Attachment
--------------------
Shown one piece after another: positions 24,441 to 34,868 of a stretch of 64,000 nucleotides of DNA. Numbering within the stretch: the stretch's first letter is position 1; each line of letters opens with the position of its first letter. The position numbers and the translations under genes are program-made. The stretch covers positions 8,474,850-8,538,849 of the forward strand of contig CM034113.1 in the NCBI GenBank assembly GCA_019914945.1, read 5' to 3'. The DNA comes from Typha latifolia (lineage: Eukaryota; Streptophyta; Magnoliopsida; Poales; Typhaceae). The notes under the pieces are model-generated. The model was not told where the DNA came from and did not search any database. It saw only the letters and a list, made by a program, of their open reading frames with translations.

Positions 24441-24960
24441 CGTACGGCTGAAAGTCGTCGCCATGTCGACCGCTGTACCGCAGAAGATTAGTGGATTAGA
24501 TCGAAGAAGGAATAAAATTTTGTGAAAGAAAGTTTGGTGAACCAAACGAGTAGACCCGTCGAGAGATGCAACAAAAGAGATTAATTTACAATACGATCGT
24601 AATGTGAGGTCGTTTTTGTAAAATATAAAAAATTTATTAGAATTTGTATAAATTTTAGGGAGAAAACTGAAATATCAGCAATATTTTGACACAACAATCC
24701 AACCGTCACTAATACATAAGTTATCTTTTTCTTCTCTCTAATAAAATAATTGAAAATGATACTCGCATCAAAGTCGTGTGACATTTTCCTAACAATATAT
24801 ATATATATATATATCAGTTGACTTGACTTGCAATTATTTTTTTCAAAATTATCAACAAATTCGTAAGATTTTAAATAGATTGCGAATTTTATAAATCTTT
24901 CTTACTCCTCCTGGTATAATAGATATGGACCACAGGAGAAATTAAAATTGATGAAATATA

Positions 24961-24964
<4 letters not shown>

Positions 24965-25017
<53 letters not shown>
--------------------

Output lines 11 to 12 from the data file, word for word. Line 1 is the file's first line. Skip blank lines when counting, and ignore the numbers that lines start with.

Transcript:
Positions 24965-25017
<53 letters not shown>